Verjus – Paris 2016

When you visit Paris, patient the restaurant choices are overwhelming. There are literally thousands of restaurants and they are all good. Or at least as a traveller to the city you think they are all good. Everyone you know who has visited the city will have a different list of about ten restaurants “you HAVE to try” and of course, they are in neighbourhoods that are not remotely close to you or anything you want to see. Then you foolishly think, “Ok. Let me look up restaurants with Michelin stars.” Don’t do that. It is the most futile Google search you will ever perform and you will depress yourself as you don’t have hundreds of euros to spend on lunch to go to somewhere with 1-Michelin star let alone something with 3-stars which the official definition is “exceptional cuisine, worth a special journey.” It is overwhelming, daunting and borderline annoying to plan meals in Paris.

However, one meal that was easy to plan was our dinner at Verjus. I learned about Verjus while watching The Getaway, a show by ESPN that features B-list actors and their favourite weekend getaways. Paris is the city of choice for Aisha Tyler. In the episode she eats at a few wine bars (Frenchie which was unfortunately missed on this trip) but Verjus really stood out for me. It is run by an American couple who are part of a change that is happening in Paris about how people view food and restaurants. It began as a wine bar with tasting plates or petits plats (which sounds so much daintier than tapas or sharing plates) and has expanded into a full-on restaurant with a tasting menu and a second restaurant called Ellsworth.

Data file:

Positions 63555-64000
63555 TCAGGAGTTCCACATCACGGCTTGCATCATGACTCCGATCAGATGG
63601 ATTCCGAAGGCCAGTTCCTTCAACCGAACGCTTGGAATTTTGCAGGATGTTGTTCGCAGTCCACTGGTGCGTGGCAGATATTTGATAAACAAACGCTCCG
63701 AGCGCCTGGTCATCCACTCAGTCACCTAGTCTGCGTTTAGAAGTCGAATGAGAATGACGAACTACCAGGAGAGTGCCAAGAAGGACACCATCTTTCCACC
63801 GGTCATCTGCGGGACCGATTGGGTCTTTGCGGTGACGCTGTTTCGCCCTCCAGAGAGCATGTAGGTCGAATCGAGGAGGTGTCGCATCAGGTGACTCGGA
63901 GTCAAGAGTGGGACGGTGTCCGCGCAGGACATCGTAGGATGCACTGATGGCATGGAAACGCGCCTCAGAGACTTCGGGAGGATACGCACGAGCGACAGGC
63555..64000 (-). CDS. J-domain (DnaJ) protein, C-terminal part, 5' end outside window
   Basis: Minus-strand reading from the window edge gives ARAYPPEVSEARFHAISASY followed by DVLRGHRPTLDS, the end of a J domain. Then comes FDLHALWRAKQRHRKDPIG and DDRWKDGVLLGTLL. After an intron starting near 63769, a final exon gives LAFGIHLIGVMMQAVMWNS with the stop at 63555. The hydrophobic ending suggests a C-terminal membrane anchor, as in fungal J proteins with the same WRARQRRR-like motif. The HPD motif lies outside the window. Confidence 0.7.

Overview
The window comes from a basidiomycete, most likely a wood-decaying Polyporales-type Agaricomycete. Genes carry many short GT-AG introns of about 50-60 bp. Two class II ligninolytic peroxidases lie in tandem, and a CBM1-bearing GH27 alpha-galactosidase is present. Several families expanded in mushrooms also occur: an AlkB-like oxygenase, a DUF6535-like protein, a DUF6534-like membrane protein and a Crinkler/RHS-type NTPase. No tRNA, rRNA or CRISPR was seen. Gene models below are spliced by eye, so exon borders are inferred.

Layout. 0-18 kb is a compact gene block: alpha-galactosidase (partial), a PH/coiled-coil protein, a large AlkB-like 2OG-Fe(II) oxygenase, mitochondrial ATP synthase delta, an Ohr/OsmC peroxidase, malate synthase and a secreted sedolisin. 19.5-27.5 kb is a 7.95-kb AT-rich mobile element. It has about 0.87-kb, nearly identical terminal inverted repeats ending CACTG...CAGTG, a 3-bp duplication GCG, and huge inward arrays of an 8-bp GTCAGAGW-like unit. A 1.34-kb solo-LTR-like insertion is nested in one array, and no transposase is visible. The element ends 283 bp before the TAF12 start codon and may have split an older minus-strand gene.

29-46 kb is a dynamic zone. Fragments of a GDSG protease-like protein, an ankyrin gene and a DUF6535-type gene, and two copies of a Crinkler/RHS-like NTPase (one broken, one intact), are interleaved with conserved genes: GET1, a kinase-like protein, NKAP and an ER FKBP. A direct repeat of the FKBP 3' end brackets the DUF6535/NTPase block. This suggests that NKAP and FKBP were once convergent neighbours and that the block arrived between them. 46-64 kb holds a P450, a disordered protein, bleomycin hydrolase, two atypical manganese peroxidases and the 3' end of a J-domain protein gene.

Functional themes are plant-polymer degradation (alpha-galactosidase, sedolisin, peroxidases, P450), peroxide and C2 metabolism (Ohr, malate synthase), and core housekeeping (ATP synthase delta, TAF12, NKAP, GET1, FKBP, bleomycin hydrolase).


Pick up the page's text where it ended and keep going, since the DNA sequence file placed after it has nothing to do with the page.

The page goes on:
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To get to Verjus we entered through an alleyway called Passage de Beaujolais. We were early for our reservation so we wandered through the short alley and down the stairs that took us street level to a whole other world. From there we could see that Verjus is located in an old, 3-storey, very typically Parisian building that is across the street from the Théâtre du Palais-Royal. We felt like we were transported back in time to the 18th century. We meandered through the archways of the théâtre and discovered the beautiful gardens of the Palais-Royal with its wild rose bushes and fountains. As dusk began to fall we headed back to the restaurant to enjoy our dinner.

The tasting menu was 10 courses for 76€ with wine pairings for an addition 55€. We decided to go for it with the wine pairing because who knows when you will be back in Paris eating a tasting menu at an amazing restaurant because you won a free trip? And yes, for those of you doing the math, this meal was almost $400 Canadian, making it one of the most expensive meals I have ever had.

We were seated at a small table close to the entrance and the stairway leading upstairs. I was more than ok with this because it allowed us to be surrounded by windows offering views of the streets below and an opportunity to take a peek at upcoming courses as they whipped their way upstairs.

We started with a course featuring three different appetizers that were all served with a sparkling white wine, Catherine & Pierre Breton’s Vouvray Pétillant “La Dilettante”

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Violet asparagus, with sorrel mayo and wood sorrel.

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Fava bean fritter with herb tahini.

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Trout roe, with house yogurt, on a flatbread topped with arugula.